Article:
Lenovo’s Legion Go handheld has me excited — here’s why

Lenovo Legion Go
(Image credit: Liliputing | Windows Central)

The Steam Deck is one of the best gaming handhelds for playing the best PC games thanks to its ergonomic design, great performance and rock-solid Steam game library. 

We’ve seen a slew of competitors in the Steam Deck’s wake, such as the AyaNeo 2S and Logitech G Cloud. The Asus ROG Ally came closest to truly rivaling the Steam Deck but it’s still not a better alternative to Valve’s mighty handheld.

The Steam Deck’s dominance might not last, however. Sources trusted by Windows Central claim Lenovo is developing its own gaming handheld, dubbed the Lenovo Legion Go. If this report is true, Lenovo’s rumored handheld could give Steam Deck and Asus ROG Ally competition

As a huge Steam Deck fan myself, this rumor has me excited. 

Right now, the supposed Lenovo Legion Go is little more than a rumor. With that said, this isn’t the first Lenovo handheld we’ve heard about. On top of that, the Windows 11 handheld market seems to be booming — which would make this an ideal time for Lenovo to unleash its own gaming handheld.

Keeping in mind that the Legion Go is still very much a rumor, here’s why I’m excited about this alleged Lenovo handheld.

A reportedly larger display 

According to Windows Central, the Legion Go handheld will supposedly have an 8-inch display. We don’t know anything about resolution, refresh rate or response time. However, the fact this handheld’s display is a full inch larger than both the Steam Deck and ROG Ally’s 7-inch displays is reason enough to celebrate.

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The Asus ROG Ally (pictured above) sports a 7-inch 1080p 120Hz display. (Image credit: Tom's Guide)

While I generally don’t have an issue playing on a 7-inch display, it’s not always easy on the eyes. This is particularly true when playing games like Cyberpunk 2077 with its tiny on-screen text. I don’t wear glasses, but even I have to virtually press my face against the Steam Deck’s display to read the game’s menus. An 8-inch display might seem like a small jump from 7 inches, but I think it could make a big difference.

As for display quality, the Asus ROG Ally sports 1080p resolution at up to 120Hz and a 7ms response time. We have no idea what the Legion Go’s display specs are, but I expect it to at least match what Asus’s handheld is capable of — or at least I hope it can match 1080p at 120Hz.

Potentially powerful performance 

Per Windows Central’s report, the rumored Lenovo handheld will feature AMD’s Ryzen 7040 “Phoenix” CPU. This chip has an AI engine named Ryzen AI, which AMD claims is the first laptop chip to feature a dedicated AI engine. The company also says the new chip can churn through multiprocessing workloads in Cinebench up to 34% faster than the Apple M1 Pro. AMD boldly claims the chip supposedly delivers up to 30 hours of video playback on a laptop.

The Asus ROG Ally we reviewed packed an AMD Ryzen Z1 Extreme chip, with a model featuring an entry-level Ryzen Z1 chip due later this year. AMD admits the Ryzen Z1 chips bears many similarities to the Ryzen 7040 processors (via Tom’s Hardware). The main differences are that Ryzen Z1 chips have the AI engine disabled and consume as little as 9W of power. In contrast, Ryzen 7040 processors gobble up between 15-30W. We’d need to benchmark and compare both of AMD’s mobile chips to see how they compare, but on paper, they appear similar.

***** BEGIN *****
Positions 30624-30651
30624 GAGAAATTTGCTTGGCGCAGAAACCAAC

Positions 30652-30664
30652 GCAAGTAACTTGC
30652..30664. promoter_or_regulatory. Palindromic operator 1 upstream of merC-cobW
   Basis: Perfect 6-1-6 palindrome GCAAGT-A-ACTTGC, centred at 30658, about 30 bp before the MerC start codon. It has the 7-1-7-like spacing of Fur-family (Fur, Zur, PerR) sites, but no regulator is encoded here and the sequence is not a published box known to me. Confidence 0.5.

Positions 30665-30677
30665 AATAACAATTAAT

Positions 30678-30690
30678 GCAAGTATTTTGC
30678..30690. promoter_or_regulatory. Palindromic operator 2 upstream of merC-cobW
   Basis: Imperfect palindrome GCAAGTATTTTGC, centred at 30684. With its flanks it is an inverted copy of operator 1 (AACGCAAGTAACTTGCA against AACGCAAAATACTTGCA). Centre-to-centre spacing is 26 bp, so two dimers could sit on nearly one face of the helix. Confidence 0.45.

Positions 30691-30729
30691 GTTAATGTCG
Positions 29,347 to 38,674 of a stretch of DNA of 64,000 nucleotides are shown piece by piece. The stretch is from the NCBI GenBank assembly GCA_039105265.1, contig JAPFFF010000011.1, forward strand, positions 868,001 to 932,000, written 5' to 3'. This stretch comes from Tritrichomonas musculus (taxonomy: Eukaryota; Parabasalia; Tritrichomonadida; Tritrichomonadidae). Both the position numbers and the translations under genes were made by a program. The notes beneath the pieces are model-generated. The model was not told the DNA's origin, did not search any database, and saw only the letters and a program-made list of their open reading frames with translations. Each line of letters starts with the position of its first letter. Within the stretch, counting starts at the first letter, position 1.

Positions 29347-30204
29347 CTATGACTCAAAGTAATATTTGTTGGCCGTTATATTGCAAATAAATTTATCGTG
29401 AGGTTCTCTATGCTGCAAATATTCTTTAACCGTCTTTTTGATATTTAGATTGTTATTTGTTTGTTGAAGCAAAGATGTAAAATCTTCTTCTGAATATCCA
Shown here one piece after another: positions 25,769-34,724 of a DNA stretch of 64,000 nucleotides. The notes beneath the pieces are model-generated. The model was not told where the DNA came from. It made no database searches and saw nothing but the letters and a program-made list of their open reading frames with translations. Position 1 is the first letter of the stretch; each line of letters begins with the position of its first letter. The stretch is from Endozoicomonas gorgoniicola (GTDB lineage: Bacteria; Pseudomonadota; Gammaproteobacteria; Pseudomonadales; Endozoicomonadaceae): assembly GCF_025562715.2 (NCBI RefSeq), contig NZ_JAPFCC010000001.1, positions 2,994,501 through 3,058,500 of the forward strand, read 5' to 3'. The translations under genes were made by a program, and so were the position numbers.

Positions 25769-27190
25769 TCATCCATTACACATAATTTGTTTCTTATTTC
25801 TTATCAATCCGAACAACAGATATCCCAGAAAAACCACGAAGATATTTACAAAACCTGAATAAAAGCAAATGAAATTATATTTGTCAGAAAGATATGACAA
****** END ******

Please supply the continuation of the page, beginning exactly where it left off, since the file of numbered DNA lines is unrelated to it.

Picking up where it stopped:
AMD Ryzen Z1

If the reported Lenovo Go handheld does include a Ryzen 7040 CPU we expect it to deliver similar performance as AMD's Ryzen Z1 chip, variants of which drive the Asus ROG Ally. (Image credit: AMD)

If the Ryzen 7040 series laptop GPU is on par with the Ryzen Z1, that’s both good and bad news. During my qualitative testing, the ROG Ally ran games at higher frame rates than the Steam Deck at 720p resolution. For instance, Doom Eternal’s FPS topped out in the low 70s while the Steam Deck achieved 45fps at best. However, when at 1080p resolution, games on the Ally ran at virtually the same frames per second as on Steam Deck. If the Ryzen 7040 series is equal to the Ryzen Z1, we might see similar performance — though we certainly can’t say that for sure.

Battery life is another thing that's in question. When we ran the Steam Deck and Asus ROG Ally through the PCMark 10 gaming benchmark battery test, both handhelds lasted for roughly 1 hour and 40 minutes. That's not great battery life, though it's comparable to most gaming laptops when running games. We don't know how long a Ryzen 7040-powered Legion Go could last for, but I hope it's considerably longer than the Steam Deck and ROG Ally.


The Steam Deck is currently the gaming handheld to beat for serious gaming enthusiasts (sorry, Nintendo Switch fans). While I’m an ardent Steam Deck supporter, I want a legitimate rival for Valve's powerful handheld. 

Healthy competition is always good, and if someone can outdo the Steam Deck, it’ll force Valve to step up its proverbial game for the next iteration. The rumored Lenovo Legion Go could be exactly what I’ve been waiting for.

Given how Lenovo releases some of the best gaming laptops and best gaming PCs, I have high hopes for this alleged Legion-series handheld. Hopefully, we’ll get official confirmation within the coming months.

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Tony Polanco
Computing Writer

Tony is a computing writer at Tom’s Guide covering laptops, tablets, Windows, and iOS. During his off-hours, Tony enjoys reading comic books, playing video games, reading speculative fiction novels, and spending too much time on X/Twitter. His non-nerdy pursuits involve attending Hard Rock/Heavy Metal concerts and going to NYC bars with friends and colleagues. His work has appeared in publications such as Laptop Mag, PC Mag, and various independent gaming sites.